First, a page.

Skip to content
Skip to navigation
Email this page Print this page

Sharing Current Scottish Practice

Poster abstracts of the month: September

The SPPC Annual Conference in 2017 featured 46 poster displays, sharing work and research underway across Scotland. Each month, this blog focuses on the content of a few of these posters. This month, we focus on five of these:

Palliative and end of life care in the community


Robert Sanders; Michelle Church; Paul Baughan

How the Living Well in Communities team - part of Healthcare Improvement Scotland's Improvement Hub - will support six Health and Social Care Partnerships across Scotland to improve the identification and care coordination of people with palliative care needs, fulfilling commitment one of the Strategic Framework for Action for Palliative and End of Life Care.

Each test site will consider ways to improve identification of people with a palliative need, develop anticipatory care planning and test community based models of care that increase opportunities for both generalist and specialist palliative care in the community.

The improvement programme will run for two years and learning from the tests of change will be shared during the lifetime of the programme in the form of learning assets and events.

Palliative and end of life care research in Scotland 2006 – 2015: A scoping review


Anne Finucane; Emma Carduff; Jean Lugton; Stephen Fenning; Bridget Johnston; Marie Fallon; David Clarke; Juliet Spiller; Scott A. Murray

Background: The Scottish Government set out its 5-year vision to improve palliative care in its Strategic Framework for Action 2016-2021. This includes a commitment to strengthening research and evidence based knowledge exchange across Scotland. A comprehensive scoping review of Scottish palliative care research was considered an important first step.

Method: Five databases were searched with relevant MeSH (Medical Subject Headings) terms and keywords; additional papers authored by members of the Scottish Palliative and End of Life Care Research Forum were added.

Results: In total, 1,919 papers were screened, 496 underwent full text review and 308 were retained in the final set. The top three areas were experiences and/or needs; services and settings; and physical symptoms. 58 papers were concerned with palliative care for people with conditions other than cancer – nearly one fifth of all papers published.

Conclusion: The findings reveal a considerable increase in palliative care research output over the last decade when compared with a similar Scottish review in 2006 and the 151 papers identified in a review of Irish palliative care research in 2013. The Scottish Research Forum in Palliative care will now disseminate key findings to clinicians, service managers and policy-makers to improve the reach and quality of palliative care.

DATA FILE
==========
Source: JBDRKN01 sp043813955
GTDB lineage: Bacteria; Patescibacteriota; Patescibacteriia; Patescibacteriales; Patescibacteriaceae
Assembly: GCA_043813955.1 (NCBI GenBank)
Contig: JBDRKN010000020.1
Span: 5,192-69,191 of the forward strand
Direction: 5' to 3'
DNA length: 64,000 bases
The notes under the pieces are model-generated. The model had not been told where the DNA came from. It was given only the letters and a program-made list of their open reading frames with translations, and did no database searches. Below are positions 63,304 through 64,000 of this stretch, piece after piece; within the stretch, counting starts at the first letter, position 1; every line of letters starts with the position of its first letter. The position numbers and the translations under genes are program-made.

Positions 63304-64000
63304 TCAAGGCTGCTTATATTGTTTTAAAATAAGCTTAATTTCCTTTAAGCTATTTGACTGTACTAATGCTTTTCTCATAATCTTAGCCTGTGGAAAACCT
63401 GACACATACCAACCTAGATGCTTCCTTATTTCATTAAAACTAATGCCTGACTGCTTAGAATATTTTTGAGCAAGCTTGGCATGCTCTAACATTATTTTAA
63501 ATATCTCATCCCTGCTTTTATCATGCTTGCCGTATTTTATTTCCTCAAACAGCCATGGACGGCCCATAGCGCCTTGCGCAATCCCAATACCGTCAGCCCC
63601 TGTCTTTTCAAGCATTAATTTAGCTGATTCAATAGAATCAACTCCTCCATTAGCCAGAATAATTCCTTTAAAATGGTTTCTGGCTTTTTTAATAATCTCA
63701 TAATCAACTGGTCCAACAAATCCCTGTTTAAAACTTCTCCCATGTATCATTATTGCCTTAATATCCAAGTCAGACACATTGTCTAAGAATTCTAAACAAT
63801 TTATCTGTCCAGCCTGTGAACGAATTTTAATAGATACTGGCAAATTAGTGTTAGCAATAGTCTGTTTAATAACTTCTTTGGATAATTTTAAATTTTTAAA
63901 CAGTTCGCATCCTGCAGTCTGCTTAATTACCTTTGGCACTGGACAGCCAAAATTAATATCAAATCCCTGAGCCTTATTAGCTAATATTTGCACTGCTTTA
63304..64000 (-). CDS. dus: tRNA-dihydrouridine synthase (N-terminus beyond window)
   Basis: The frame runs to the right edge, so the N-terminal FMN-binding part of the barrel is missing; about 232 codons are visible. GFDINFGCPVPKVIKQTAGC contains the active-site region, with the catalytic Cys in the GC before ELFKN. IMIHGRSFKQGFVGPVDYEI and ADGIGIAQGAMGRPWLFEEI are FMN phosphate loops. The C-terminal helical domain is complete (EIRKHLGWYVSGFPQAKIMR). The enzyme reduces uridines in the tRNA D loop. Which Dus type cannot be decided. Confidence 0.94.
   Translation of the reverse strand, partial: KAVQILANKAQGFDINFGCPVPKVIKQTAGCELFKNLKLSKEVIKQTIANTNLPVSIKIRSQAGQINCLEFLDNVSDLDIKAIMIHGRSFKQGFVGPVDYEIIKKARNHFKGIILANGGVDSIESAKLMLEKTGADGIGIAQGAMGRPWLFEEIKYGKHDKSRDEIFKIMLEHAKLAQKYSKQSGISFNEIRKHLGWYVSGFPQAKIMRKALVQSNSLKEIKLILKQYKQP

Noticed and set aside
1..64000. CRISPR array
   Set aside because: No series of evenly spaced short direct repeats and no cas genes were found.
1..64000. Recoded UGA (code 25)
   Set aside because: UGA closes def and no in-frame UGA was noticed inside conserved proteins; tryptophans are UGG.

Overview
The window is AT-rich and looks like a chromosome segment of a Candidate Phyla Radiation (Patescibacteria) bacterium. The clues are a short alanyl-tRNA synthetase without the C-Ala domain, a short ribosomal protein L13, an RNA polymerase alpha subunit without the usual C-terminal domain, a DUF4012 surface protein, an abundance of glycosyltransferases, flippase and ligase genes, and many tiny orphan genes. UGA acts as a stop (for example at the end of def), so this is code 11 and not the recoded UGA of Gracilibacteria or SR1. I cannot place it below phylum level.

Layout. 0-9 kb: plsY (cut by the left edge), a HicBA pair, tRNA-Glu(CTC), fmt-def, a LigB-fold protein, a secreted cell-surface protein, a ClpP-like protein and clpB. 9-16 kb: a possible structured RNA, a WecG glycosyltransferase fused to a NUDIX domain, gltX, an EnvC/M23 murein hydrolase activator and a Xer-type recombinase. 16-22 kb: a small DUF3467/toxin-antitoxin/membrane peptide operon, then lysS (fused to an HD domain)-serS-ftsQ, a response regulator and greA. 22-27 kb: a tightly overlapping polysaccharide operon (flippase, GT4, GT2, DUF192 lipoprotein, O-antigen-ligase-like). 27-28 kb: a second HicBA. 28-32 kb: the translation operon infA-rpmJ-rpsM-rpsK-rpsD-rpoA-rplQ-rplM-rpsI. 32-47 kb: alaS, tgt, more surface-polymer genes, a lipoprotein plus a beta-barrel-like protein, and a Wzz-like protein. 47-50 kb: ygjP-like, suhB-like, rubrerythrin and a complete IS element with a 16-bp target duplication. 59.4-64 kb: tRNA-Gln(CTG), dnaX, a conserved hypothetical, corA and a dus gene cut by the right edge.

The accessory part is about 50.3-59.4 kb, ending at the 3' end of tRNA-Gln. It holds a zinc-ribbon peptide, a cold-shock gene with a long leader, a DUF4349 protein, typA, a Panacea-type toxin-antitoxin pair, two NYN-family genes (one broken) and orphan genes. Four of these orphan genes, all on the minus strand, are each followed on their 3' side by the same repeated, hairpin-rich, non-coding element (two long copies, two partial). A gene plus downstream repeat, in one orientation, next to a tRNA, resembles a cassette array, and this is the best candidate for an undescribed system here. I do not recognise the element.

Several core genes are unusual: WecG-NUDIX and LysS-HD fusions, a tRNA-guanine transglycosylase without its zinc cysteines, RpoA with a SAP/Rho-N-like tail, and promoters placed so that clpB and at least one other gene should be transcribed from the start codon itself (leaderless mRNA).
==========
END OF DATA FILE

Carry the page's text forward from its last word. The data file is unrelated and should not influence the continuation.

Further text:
Palliative care in the ICU setting


Dr Caroline Burke; Dr Niamh Feely; Dr Patricia Sheahan

A quality improvement project looking at the number of deaths in the ICU setting in a peripheral hospital in Kerry, Ireland in 2016 with regard to the prevalence of referrals to the Palliative Care Team and analysis of the cases where palliative care referral may have improved patient care. The problematic nature of providing expert palliation in critical and acute settings has been well recognised.

What is the definition of a "good death"? A significant number of seriously ill patients undergo overly aggressive management, inadequate pain control and suffer as a result of poor communication. There is huge variation in the withdrawal and withholding of therapy in European ICUs. This study was a retrospective chart review. The number of deaths in the ICU in UHK in 2016 was quantified at 40. Charts were analysed for data: Was the death expected or unexpected? If expected was the Palliative Care Team involved? If palliative care was not involved could they have improved care? Was there a missed opportunity for palliative input? 35 deaths were deemed to be expected. Of the 35 patients whose deaths were expected there were 9 incidences of Palliative Care Team involvement. There were 8 missed opportunities for Palliative Care Team involvement.

Palliative care from diagnosis to death: developing a rationale


Murray SA; Kendall M; Mitchell G; Moine S; Amblas-Novellas J; Boyd K

Early palliative care may prolong life as well as improve its quality, but it is frequently only started in the last weeks or days of life and largely for people with cancer. Its huge potential to minimise and prevent pain and distress across illnesses is not realised. This poster shows how early palliative care may be triggered for people living and dying from different conditions. It also points out the elements of palliative care that might often be relevant for people at different points in their illness. Palliative care might be triggered by non-physical needs which may alter greatly as the illness progresses.

Palliative intent treatment for head and neck cancer: an analysis of local practice and outcomes


Finn Begbie; Catriona Douglas; Fiona Finlay; Jenny Montgomery

Management of head and neck cancer is a complex area and there is often significant morbidity associated with treatment. Management options are divided into those given with curative intent and those given with palliative intent. Palliative treatment, sometimes described as best supportive care, can involve a wide variety of treatments. There is little consensus, and indeed a paucity of literature, on which palliative treatments should be provided for primary head and neck cancer and predicting outcome remains a grey area. The present study sought to delineate local practice and outcomes in patients treated with palliative intent in terms of survival, treatment received and associated morbidity in order to better inform treatment decisions in the palliative management of head and neck cancer.

More in your region
Loading ...